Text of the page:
Classification of Prisoners at Dachau
According to Paul Berben, a former prisoner, who wrote a book called "Dachau: 1933 - 1945: The Official History," there were 67,649 prisoners in Dachau and its sub-camps when the last census was taken on April 26, 1945, three days before the US 7th Army arrived to liberate the camp. Many of the sub-camps, which Berben refers to as "Kommandos," had already been evacuated and the prisoners had been brought to the main camp at Dachau. The largest number of prisoners in the whole Dachau system were classified as political prisoners, who numbered 43,401; the majority of them were Catholic. The political prisoners included Communists, Social Democrats, anarchists, spies, and anti-Fascist resistance fighters from the Nazi occupied countries such as France, Belgium, Norway, the Netherlands, and Poland.
There was a total of 22,100 Jews in the Dachau system on April 26, 1945 and most of them were in the subcamps. Many of them had just arrived a few days before from other camps that had been evacuated. On April 27, 1945, a train carrying prisoners evacuated from Buchenwald had arrived at the main camp, but less than half the 5,000 to 6,000 mostly Jewish prisoners who had left Buchenwald were still alive after the 21-day trip and able to walk into the main camp. On April 26th, approximately 3,400 Jews had been death-marched out of the main camp, headed south toward the mountains where it is believed that the Nazis intended to hold them as hostages to use in surrender negotiations with the Allies. Another 1,735 Jews had been evacuated from Dachau by train on April 26th.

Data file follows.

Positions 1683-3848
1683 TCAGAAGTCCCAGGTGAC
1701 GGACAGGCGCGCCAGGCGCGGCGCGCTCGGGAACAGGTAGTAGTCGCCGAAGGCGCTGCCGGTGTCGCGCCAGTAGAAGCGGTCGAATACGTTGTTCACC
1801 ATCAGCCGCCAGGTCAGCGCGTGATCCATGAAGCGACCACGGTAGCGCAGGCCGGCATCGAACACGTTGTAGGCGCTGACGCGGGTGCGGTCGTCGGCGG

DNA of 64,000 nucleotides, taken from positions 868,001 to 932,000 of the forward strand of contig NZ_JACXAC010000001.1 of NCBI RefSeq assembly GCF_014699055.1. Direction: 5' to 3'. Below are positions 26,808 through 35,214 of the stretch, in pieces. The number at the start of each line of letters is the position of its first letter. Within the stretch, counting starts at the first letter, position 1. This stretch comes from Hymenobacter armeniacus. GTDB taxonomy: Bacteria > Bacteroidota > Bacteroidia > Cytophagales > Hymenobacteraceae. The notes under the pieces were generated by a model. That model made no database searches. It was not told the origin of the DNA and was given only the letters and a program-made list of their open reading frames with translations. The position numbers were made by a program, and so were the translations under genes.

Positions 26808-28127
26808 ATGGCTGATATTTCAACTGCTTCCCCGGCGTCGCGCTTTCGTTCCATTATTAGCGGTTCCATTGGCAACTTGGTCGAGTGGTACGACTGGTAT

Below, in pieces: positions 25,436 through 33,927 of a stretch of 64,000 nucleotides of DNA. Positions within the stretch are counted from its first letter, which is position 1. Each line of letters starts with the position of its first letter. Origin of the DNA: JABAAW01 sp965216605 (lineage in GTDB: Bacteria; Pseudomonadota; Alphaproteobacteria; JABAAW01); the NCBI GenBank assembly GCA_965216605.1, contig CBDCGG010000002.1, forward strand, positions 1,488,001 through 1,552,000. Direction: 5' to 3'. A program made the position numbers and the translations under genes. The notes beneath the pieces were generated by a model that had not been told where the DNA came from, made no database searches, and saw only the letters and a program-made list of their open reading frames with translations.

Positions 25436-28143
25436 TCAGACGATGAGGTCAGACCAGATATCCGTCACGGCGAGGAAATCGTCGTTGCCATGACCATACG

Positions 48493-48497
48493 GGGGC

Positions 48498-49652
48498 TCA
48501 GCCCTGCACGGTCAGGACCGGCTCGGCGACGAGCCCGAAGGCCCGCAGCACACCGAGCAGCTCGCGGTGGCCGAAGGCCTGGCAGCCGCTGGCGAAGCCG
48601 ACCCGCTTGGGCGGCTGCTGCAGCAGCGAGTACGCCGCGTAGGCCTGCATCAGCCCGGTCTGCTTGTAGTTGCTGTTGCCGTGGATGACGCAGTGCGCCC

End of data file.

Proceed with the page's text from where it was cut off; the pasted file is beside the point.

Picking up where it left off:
Dachau was the camp where Catholic priests, mostly from Poland, were imprisoned. Approximately 2,700 priests were brought to Dachau, where they were designated as political prisoners because they had been arrested as resistance fighters after the invasion of Poland by the Nazis on Sept. 1, 1939. There were also German priests incarcerated at Dachau and at least one of them, Father Peter Roth, was there because he had been arrested as a pedophile. Father Roth redeemed himself by volunteering to take care of the sick prisoners in the camp and after the camp was liberated, he stayed on to serve as the priest for the German soldiers who were imprisoned at Dachau. The street that borders the camp on the south side has been named after him.
There were 110 homosexuals, 85 Jehovah's Witnesses and 1,066 anti-socials in Dachau and its sub-camps on April 26, 1945, according to Berben's book. The Jehovah's Witnesses were German citizens who were being held because they had refused to serve in the German army.
There was at least one Dachau prisoner who had African Ancestry: Johnny Voste, a Belgian resistance fighter who was arrested in 1942 for alleged sabotage, was one of the survivors of Dachau.
There were also 128 German soldiers who had been imprisoned at Dachau, along with 759 common criminals, according to Paul Berben. Some of the original Dachau criminals had been previously transferred to Buchenwald and Mauthausen to work in the building of those camps and to assist the Nazis in supervising the other prisoners.
The following quote is from "Dachau: 1933 - 1945: The Official History" by Paul Berben: